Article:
Resources to Save Afterschool

Whether you’re trying to explain the benefits of afterschool and the need for adequate funding to your member of congress,
your state assemblymember, your mayor, your superintendent, or your neighbor, we hope you’ll find what you need here.

ases increase

California’s After School Education and Safety (ASES) programs serve nearly half a million children every day in the highest poverty communities. But without an increase in funding, 1 in 4 programs are likely to close, denying access to 91,000 children.

Save Afterschool is advocating for an additional $112.8 million in state funding, with increases tied to the increasing minimum wage and cost of living.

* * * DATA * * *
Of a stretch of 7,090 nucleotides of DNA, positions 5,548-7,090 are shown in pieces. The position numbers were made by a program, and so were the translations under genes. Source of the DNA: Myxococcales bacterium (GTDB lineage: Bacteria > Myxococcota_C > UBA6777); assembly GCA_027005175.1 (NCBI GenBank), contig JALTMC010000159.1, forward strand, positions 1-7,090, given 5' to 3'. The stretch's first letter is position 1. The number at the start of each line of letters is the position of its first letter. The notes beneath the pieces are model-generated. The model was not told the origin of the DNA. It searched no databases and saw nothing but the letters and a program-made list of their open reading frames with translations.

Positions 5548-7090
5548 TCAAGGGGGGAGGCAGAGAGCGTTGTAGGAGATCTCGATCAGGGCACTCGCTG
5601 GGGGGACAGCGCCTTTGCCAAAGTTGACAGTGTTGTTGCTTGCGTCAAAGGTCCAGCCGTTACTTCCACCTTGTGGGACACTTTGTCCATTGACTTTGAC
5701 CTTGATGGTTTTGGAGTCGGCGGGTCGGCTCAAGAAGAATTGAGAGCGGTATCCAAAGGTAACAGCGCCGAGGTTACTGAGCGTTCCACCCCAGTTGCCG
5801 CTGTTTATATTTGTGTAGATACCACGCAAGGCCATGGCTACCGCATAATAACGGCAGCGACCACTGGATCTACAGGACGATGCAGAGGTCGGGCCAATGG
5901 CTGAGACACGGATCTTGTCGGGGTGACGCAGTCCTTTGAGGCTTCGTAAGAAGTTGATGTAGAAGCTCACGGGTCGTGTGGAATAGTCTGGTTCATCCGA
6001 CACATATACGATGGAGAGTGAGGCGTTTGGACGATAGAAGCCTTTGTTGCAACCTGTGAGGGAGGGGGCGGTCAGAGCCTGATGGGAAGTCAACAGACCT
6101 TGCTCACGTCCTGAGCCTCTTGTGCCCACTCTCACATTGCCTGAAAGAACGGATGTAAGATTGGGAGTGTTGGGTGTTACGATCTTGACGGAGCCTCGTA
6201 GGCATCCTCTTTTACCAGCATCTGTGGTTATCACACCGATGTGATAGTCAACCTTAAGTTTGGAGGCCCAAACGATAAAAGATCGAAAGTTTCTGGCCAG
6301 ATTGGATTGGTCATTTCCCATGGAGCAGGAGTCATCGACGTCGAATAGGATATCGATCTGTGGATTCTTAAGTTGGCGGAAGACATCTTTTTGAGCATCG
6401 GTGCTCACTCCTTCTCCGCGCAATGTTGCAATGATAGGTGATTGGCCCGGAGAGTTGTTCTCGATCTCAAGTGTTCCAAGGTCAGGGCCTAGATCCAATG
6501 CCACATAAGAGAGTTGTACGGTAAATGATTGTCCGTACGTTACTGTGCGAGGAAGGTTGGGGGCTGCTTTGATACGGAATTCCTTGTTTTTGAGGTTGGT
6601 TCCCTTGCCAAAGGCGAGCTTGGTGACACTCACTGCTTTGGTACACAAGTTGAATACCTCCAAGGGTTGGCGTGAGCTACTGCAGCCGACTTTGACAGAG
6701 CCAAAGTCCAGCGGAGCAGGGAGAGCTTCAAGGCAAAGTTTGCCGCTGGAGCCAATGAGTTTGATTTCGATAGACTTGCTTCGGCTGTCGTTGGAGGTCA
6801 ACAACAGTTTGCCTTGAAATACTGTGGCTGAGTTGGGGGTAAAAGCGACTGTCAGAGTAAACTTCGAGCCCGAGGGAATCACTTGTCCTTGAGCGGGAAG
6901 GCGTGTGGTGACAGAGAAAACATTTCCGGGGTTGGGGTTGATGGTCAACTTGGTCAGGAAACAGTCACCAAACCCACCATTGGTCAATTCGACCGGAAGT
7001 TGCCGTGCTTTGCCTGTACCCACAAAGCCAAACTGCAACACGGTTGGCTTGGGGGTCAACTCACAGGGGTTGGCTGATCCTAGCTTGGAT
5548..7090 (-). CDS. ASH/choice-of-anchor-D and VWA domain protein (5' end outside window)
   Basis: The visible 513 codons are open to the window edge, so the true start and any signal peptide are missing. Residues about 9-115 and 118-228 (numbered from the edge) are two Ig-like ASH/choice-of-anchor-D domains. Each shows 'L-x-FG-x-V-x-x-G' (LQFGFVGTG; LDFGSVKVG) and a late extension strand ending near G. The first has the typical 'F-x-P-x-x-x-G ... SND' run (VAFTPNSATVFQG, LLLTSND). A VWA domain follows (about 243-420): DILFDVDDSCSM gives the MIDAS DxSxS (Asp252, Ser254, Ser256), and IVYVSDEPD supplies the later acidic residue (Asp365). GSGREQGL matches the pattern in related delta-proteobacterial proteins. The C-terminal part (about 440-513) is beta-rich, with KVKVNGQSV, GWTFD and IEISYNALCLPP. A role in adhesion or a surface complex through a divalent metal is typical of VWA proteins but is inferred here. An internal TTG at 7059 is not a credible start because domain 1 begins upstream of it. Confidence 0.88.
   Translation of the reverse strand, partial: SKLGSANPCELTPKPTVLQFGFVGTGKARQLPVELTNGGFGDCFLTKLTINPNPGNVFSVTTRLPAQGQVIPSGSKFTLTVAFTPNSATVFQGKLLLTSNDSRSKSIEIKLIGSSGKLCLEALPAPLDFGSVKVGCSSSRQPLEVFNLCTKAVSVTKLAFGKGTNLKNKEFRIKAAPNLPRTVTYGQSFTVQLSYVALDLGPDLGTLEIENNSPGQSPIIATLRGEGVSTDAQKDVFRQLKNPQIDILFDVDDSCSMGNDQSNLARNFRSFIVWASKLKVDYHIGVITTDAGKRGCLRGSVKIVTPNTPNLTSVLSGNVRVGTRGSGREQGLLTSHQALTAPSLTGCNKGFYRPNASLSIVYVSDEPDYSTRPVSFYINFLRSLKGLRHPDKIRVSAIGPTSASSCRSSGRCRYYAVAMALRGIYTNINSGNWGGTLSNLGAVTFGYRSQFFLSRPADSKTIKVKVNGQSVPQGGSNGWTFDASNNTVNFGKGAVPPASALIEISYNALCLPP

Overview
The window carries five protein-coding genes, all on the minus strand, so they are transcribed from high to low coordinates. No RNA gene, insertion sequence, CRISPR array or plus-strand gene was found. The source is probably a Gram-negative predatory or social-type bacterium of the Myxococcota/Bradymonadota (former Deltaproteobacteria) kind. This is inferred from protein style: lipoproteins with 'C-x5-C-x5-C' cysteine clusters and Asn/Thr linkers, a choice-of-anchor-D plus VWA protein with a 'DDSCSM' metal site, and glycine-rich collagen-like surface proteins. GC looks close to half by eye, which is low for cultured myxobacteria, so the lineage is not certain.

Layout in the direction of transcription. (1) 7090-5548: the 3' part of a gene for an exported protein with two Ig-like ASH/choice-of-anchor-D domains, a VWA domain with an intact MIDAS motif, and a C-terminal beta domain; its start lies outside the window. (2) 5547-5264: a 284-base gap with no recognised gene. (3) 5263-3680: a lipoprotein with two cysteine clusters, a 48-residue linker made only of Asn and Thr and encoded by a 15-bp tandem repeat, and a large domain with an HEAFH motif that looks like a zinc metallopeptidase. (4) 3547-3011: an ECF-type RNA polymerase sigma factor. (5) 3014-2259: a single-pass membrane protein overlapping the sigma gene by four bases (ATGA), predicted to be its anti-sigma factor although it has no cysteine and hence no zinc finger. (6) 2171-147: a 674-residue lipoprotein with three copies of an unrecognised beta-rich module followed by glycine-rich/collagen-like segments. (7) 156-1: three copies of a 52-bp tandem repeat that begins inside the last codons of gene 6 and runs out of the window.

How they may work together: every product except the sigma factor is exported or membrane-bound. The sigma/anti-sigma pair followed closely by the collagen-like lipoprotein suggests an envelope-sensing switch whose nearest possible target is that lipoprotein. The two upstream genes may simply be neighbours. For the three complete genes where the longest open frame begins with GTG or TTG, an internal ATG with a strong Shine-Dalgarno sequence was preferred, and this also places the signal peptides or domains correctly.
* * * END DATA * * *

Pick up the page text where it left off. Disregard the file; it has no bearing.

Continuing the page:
proposition 64

California voters were told that millions of dollars would be raised for afterschool programs through the passage of Proposition 64, the legalization and taxation of adult use of marijuana.

Save Afterschool is fighting to make sure that lawmakers know that afterschool programs prevent and reduce youth substance use and abuse so that programs get their fair share of funding from these new taxes.


California combines state funding with the federal 21st Century Community Learning Centers (21st CCLC) funds to serve nearly 860,000 children and youth. Many programs in California depend on this funding, particularly summer learning programs and programming for high school students (for which this is the only public funding source).

Despite strong bipartisan support, President Trump has repeatedly called for the elimination of 21st CCLC funding.

Save Afterschool supports the continued investment in this federal funding for afterschool and summer programs. See Afterschool Alliance’s toolkit for resources.